GOP tax promises, broken

As the Senate’s tax cut bill careened toward passage last week, it should have reminded its Republican authors of all the malpractice they complained about when Democrats were in charge: A big, complex bill unveiled at the last minute. Hasty committee hearings that left important details unwritten. Closed-door negotiations in the middle of the night. And special deals for senators who withheld their votes: oil drilling for Alaska’s Lisa Murkowski, medical deductions for Maine’s Susan Collins, a bigger small-business deduction for Wisconsin’s Ron Johnson (who owns part of a small business). Important parts of the bill were still being rewritten on Friday afternoon.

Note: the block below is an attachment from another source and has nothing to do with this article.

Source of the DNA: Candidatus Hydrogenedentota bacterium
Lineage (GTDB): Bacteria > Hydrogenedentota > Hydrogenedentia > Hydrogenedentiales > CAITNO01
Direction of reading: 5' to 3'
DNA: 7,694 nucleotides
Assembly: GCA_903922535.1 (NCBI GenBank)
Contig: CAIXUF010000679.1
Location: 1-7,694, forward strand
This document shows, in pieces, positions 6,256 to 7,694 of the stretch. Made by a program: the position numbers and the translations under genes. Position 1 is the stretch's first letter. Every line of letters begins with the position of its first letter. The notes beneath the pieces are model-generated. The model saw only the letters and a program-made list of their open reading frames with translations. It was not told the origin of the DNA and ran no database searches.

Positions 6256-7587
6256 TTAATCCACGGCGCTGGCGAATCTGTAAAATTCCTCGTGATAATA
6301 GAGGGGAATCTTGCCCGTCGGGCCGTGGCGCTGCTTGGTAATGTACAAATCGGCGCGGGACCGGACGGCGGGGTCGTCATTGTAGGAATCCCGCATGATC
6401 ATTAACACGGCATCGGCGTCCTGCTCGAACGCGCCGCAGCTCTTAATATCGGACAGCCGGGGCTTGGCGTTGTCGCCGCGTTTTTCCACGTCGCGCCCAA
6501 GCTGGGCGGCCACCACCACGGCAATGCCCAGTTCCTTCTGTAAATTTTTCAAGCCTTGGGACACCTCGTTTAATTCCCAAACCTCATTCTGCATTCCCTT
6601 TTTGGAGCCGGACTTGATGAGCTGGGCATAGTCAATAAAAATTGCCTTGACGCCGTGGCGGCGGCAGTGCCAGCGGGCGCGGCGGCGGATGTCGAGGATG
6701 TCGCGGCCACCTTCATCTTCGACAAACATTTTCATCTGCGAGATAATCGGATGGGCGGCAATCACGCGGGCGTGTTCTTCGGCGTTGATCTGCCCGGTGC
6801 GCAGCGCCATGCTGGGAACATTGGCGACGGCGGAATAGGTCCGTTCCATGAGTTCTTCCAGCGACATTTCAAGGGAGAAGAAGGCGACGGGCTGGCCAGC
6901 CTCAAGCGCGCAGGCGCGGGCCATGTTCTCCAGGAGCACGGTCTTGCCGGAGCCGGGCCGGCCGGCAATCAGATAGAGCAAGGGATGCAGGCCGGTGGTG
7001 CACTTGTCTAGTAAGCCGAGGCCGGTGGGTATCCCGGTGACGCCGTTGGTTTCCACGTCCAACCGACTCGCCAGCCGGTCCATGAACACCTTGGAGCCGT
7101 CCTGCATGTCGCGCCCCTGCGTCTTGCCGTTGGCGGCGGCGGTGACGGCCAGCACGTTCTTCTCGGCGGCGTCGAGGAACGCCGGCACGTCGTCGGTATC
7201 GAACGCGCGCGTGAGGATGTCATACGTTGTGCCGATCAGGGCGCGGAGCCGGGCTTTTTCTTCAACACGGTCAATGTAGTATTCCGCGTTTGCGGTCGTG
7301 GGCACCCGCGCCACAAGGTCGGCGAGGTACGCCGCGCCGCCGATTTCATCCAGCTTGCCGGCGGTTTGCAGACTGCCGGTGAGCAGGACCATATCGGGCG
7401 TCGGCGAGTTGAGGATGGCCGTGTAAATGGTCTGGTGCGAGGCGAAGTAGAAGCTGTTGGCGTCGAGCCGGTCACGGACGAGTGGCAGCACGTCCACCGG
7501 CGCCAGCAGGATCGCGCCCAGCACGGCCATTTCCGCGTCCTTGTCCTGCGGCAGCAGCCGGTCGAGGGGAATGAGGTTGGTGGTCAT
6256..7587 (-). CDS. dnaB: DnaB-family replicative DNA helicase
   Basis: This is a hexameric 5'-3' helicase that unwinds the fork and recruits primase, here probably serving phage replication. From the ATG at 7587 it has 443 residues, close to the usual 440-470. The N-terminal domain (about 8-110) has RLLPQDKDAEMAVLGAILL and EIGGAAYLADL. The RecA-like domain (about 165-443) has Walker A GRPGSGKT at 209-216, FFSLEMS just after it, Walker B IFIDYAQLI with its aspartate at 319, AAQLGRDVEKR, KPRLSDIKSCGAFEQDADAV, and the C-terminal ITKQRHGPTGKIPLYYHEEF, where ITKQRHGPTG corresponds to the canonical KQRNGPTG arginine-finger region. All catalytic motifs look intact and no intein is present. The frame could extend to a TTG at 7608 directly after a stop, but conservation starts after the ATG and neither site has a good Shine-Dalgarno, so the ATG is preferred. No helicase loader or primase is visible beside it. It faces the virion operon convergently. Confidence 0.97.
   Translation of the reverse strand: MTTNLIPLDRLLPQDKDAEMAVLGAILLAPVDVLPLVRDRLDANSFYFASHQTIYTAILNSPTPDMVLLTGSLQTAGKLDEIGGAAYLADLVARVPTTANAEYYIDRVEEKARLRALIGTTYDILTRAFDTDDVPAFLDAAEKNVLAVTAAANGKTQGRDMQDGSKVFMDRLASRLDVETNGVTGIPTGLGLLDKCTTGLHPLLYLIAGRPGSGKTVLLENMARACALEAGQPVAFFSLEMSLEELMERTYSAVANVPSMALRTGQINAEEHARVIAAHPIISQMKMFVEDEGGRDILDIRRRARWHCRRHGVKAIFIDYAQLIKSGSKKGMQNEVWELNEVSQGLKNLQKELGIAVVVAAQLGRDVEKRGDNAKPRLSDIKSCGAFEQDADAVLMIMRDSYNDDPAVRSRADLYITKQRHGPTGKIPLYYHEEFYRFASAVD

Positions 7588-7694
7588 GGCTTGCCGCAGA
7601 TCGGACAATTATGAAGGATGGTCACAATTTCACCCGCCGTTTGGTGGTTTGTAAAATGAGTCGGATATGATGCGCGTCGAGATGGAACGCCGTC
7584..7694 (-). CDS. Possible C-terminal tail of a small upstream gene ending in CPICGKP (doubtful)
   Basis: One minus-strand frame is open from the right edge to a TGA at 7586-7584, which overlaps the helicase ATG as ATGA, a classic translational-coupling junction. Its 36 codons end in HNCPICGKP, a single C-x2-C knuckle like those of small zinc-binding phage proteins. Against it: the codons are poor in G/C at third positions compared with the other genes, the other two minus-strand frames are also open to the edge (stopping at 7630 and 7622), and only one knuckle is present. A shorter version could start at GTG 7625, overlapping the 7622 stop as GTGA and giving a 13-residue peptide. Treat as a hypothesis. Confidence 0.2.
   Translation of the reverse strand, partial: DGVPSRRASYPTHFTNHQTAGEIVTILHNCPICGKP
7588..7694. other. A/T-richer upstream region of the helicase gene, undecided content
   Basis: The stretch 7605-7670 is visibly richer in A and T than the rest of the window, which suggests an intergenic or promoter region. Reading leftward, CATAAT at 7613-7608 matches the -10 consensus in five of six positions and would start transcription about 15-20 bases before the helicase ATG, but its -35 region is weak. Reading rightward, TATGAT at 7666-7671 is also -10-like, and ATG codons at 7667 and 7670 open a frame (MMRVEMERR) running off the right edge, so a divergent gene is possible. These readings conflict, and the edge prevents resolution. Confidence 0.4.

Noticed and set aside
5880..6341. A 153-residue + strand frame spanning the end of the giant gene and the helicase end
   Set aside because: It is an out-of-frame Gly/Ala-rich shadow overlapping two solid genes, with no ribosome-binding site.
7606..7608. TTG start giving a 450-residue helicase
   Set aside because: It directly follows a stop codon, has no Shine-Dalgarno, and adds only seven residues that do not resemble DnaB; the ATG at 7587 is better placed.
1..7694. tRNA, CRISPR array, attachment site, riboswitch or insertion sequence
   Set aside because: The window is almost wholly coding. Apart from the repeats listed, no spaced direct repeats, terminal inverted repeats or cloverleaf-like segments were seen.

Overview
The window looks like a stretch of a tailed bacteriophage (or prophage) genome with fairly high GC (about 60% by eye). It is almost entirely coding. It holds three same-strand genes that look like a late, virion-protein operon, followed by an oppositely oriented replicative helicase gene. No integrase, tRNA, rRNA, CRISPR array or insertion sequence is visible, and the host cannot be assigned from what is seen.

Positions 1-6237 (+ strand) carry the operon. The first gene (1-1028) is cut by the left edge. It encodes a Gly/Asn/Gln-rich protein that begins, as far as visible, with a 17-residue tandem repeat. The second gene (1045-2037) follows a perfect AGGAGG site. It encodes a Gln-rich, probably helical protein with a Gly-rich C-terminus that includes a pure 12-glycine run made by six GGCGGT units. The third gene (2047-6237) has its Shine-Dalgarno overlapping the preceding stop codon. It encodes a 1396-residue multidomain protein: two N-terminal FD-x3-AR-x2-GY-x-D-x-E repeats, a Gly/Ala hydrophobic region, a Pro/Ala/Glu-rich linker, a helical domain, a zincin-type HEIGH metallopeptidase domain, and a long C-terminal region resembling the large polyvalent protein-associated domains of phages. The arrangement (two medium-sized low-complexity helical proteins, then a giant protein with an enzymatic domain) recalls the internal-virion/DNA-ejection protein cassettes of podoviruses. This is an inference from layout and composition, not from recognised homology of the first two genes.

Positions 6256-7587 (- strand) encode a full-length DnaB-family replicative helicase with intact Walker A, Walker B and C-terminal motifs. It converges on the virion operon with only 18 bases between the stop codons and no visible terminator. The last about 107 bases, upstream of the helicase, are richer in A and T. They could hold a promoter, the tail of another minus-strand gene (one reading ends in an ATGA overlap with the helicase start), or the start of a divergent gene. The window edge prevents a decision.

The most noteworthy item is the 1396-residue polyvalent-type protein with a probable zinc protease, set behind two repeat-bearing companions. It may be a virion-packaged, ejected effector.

But that was just the messy process. Even worse is the substance of the bill: a heap of broken promises.

President Trump said the centerpiece of his economic policy would be a middle-class tax cut, “the biggest in American history.” That’s not what it turned out to be.

Instead, the bill is essentially a big corporate tax cut, with modest (and unevenly-distributed) individual tax cuts on the side.

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